The dense bodies of this invention demonstrate an unusual combination of extremely good strength and hardness while sacrificing little in such properties as ductility and toughness.
As a result, the bodies are useful in a variety of applications as cutting tools and bits with particular advantage in uses usually confined to high speed steel cutting tools.
The overall or average atomic ratio of carbonztungsten can range from 0.85 to 1.02, depending on the cobalt content. However, the dense bodies of this invention have a surprising combination of strength and toughness in view of prior art teachings, and are exceptionally effective for use as tips or bits in metal cutting and metal-removal operations.
BRIEF DESCRIPTION OF THE DRAWINGS FIG. 1 depicts X-ray diffractometer tracings of twelve various cobalt-bonded tungsten carbide compositions, indicating the degree of heterogeneity of tungsten in the cobalt binder, along with two reference curves for sodium chloride.
FIG. 2 depicts two X-ray diffraction curves for sodium chloride superimposed at the extreme ends of a diffraction curve for cobalt.
FIG. 3 is a plot of the profiles of 14 cobalt-bonded tungsten carbide compositions analyzed according to procedure B described hereinafter.
FIG. 4 is a plot of the profiles of FIG. 3 after adjusting the relative positions of the sample patterns by the estimated error in determining the sodium chloride peak position.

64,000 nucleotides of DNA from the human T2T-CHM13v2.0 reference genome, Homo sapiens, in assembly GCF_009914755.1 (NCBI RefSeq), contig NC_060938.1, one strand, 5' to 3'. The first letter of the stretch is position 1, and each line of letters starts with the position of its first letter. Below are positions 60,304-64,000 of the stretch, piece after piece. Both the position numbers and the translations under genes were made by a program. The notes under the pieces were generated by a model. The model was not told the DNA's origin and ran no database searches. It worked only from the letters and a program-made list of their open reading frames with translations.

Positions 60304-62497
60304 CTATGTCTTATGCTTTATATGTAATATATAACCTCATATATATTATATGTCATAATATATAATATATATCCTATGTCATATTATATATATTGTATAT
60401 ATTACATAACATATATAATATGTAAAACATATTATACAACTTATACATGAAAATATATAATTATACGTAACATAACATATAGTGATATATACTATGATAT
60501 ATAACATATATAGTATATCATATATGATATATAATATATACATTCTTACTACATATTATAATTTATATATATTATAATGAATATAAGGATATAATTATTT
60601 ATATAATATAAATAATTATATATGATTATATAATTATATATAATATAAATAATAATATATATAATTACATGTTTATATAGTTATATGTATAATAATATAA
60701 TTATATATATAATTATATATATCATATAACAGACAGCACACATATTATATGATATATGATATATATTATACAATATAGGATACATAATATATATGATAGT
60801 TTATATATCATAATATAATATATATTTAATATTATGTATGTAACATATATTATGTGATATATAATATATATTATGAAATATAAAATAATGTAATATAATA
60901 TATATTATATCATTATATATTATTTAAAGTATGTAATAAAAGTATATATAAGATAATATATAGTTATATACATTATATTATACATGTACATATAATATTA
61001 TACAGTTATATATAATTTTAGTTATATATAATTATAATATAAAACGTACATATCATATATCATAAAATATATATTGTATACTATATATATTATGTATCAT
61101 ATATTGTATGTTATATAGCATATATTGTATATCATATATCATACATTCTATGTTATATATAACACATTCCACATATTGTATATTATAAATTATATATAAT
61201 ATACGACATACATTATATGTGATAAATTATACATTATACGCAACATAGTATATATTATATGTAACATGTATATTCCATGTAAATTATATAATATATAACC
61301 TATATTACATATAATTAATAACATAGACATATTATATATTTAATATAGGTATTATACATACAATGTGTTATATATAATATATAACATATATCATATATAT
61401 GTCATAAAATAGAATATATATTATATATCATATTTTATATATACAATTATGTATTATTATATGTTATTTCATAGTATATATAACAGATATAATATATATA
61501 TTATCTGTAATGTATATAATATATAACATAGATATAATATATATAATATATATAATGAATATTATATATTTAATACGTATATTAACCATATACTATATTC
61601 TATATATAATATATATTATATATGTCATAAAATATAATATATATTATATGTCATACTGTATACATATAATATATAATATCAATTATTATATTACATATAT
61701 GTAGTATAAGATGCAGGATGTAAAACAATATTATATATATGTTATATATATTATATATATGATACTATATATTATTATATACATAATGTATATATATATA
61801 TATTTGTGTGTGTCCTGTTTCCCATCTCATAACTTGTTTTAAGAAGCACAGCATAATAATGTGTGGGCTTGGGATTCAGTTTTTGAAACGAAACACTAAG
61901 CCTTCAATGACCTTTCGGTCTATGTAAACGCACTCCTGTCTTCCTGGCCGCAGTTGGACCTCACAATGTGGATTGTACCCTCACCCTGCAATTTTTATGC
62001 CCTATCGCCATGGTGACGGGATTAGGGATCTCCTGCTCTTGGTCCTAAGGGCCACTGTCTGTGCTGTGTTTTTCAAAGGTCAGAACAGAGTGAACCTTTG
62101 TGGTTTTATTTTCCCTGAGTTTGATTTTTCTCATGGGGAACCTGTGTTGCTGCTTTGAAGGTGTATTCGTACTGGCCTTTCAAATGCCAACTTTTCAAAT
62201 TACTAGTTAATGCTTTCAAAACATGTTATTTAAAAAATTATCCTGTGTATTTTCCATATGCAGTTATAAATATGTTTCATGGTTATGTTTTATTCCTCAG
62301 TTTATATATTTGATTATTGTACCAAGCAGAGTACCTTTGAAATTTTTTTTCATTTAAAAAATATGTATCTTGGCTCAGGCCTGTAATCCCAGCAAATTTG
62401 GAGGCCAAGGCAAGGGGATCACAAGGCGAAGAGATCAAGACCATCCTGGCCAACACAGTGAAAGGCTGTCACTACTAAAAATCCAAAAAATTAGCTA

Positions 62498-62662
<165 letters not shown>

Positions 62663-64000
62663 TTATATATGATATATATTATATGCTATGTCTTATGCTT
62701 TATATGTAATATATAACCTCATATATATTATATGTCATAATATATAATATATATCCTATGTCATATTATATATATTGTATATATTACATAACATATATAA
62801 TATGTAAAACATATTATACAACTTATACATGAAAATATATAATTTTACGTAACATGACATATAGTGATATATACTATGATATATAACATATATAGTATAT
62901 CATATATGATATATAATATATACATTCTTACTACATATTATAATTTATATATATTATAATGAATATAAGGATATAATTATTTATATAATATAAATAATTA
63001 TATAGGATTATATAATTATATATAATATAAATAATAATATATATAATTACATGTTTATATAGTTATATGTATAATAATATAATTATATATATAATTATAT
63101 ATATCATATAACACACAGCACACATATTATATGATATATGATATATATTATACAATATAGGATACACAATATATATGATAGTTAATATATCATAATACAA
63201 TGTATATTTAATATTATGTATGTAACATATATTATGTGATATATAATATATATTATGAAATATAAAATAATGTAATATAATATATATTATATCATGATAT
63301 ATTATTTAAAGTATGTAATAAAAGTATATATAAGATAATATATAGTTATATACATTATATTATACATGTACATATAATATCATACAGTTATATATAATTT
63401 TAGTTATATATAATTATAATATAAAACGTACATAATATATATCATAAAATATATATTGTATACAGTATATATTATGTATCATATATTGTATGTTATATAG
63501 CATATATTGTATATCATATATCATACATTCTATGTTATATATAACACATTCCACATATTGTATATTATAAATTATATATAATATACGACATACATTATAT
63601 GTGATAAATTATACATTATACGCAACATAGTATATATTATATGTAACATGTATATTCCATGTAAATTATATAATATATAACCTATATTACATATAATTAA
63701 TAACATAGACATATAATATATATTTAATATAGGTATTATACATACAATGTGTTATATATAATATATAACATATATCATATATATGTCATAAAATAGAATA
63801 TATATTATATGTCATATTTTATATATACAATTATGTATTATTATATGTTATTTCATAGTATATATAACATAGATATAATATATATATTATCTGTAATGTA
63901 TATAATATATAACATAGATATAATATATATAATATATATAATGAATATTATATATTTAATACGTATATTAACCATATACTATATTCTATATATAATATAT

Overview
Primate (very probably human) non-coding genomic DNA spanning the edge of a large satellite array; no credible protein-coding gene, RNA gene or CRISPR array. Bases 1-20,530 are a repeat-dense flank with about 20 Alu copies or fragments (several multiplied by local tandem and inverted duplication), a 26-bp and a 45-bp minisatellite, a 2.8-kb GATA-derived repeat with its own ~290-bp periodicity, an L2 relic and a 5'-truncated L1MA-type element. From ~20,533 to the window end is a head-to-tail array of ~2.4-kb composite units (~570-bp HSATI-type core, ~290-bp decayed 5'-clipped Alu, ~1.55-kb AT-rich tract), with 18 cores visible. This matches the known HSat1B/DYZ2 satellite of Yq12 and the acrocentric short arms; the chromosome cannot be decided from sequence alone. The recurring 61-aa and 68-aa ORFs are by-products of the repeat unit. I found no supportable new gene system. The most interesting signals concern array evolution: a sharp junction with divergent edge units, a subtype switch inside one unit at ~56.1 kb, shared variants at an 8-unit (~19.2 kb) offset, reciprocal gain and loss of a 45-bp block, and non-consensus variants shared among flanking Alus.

DESCRIPTION OF THE INVENTION As stated above, this invention is directed to dense bodies of tungsten carbide bonded with a cobalt-tungsten alloy. The bodies have a density of at least 98% of their theoretical density and comprise a polycrystalline, three-dimensional network structure of tungsten carbide, the pores of which are interpenetrating and filled with from 3 to 25% by weight ofa threedimensional, continuous, cobalt-tungsten alloy binder phase containing an average of from about 5 to 25% and preferably 8 to 12% by weight of tungsten in solid solution in the cobalt. The cobalt-tungsten binder phase is characterized by being heterogeneous and substantially less resistant to dissolution in concentrated hydrochloric acid at room temperature than the cobalt phase in bodies of similar constitution in which the tungsten is homogeneously and uniformly distributed throughout the cobalt phase. The dense bodies of this invention are prepared by several means including by suitably admixing separately prepared tungsten carbide-cobalt powders and consolidating the powders to density to produce bodies consisting of interspersed regions smaller than about 100 microns in cross-section, having substantially different concentrations of tungsten in cobalt, there being present cobalt regions containing more than 8% by weight of tungsten as well as cobalt regions containing less than 8% by weight of tungsten as indicated by the cobalt lattice constants as determined by X-ray diffraction, the difference between the varying regions ordinarily exceeding 1 to 2% and preferably being at least 2 to 3% or more.